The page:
Jarrod and Thomas, Pulaski, VA
We had decent weather this past Sunday, and I had my first opportunity in months to photograph Pulaski, one of my favorite places to photograph (and where I now call home). Inspired in part by Tema Stauffer's recent portraits of young men around Binghamton, NY and Austin, TX, I decided to ask some of the people I met while walking if I could photograph them. When I first started taking photos I routinely photographed people, but for the last year or so I mostly haven't asked anyone. Now that I'm in Pulaski, though, I plan to use photography as a way to get to know the place and the people who live there better. At some point, I may get some of the people to write or tell me stories that I can include with the photos on the blog.
I met the two teenagers above during the first 1/2 mile or so of my walk. They seemed somewhat concerned when I asked them if I could photograph them, and in general they were kind of quiet and shy. I would've liked to learn more about them, but I didn't want to press it. Later in the day I saw them skateboarding off a loading dock behind one of the old buildings in town. I thought about approaching them, maybe offering to take photos of their skateboarding moves and give them prints. I probably should have, but I suppose I'm kind of shy, too. And I didn't want to make them uncomfortable by suddenly reappearing, a mile or so down the road from where I had initially photographed them.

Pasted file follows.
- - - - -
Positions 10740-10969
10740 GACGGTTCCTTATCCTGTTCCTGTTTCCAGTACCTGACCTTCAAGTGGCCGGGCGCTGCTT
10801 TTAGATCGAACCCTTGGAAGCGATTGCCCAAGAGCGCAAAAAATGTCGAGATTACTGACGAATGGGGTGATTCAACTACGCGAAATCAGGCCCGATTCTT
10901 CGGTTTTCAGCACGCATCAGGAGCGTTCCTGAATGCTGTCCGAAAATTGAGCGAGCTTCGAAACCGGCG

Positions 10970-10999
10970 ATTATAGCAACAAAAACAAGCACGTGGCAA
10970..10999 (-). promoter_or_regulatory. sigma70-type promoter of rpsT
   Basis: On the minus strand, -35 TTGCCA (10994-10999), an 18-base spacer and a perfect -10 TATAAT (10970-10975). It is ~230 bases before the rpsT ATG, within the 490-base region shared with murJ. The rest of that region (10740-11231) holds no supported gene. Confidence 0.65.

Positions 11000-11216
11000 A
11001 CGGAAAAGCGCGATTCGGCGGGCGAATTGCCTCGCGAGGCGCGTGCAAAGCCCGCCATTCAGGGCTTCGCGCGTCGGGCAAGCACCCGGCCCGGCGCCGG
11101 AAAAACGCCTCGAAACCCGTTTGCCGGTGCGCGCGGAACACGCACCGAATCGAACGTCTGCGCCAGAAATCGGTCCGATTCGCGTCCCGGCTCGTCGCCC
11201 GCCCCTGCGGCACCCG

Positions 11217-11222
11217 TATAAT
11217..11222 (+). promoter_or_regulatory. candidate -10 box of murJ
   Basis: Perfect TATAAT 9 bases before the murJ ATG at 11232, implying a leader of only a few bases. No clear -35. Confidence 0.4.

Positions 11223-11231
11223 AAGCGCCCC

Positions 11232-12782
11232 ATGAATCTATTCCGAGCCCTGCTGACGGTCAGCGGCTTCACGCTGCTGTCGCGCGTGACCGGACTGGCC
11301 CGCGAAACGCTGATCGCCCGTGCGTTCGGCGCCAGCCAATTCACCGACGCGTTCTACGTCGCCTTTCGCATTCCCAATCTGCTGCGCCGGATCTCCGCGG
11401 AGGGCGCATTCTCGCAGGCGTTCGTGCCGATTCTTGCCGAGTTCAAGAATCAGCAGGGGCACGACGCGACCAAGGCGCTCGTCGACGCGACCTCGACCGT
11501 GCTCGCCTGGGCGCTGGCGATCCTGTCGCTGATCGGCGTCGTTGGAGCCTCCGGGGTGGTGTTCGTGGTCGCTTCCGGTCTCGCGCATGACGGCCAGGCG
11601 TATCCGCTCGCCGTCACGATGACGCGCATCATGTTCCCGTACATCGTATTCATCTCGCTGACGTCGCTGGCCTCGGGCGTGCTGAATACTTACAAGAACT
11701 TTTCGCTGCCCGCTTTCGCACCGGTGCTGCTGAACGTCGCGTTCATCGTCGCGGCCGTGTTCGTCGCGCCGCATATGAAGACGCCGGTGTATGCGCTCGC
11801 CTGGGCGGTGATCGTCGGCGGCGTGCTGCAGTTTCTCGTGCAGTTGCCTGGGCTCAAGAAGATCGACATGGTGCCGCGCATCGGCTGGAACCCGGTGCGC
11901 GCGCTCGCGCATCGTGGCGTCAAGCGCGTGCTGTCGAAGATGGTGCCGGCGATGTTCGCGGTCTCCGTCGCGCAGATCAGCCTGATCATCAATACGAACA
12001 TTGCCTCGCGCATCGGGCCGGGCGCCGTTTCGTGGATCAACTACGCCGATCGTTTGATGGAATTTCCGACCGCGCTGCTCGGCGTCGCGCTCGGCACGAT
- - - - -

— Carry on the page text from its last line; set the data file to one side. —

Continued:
I met several other folks while walking, but most of them didn't want to be photographed. One particulary interesting guy who declined my request was leaning back against a block of concrete outside Budget Inn, smoking a cigarette and drinking a Full-Throttle energy drink while he waited for a taxi. He was wearing faded jeans, a harley-davidson t-shirt featuring a scantily clad lady leaning over a motorcyle, and a truckstop dreamcatcher for a necklace. He was a big guy, probably about 6' 2" or so, and his long silver hair was pulled back into a pony tail. When I asked if I could take his photo, he gave me a quick, incredulous glance and replied,"Heelll No. Have you watched America's Most Wanted lately?" I believe he was joking, but I wasn't entirely sure. I talked to the guy (I never did get his name) for 10 minutes or so, but I didn't say much. Mostly he talked and I nodded my head. I would've liked to ask him about the dreamcatcher...maybe another day.
The photo above--and the others I took--didn't turn out all that well.In hindsight, I should've had the boys stand somewhere with a little less behind them to distract. I should've also probably used a shallower depth-of-field and stood a little closer to draw attention to the boys, and it's undoubtedly obvious I didn't shoot the photo in black and white. After I looked at the shot on the computer, however, I decided I liked it better with the black/white conversion (even though there's almost no tonal range). All of the shortcomings of my own shots make me appreciate photographers who do portraits well all the more.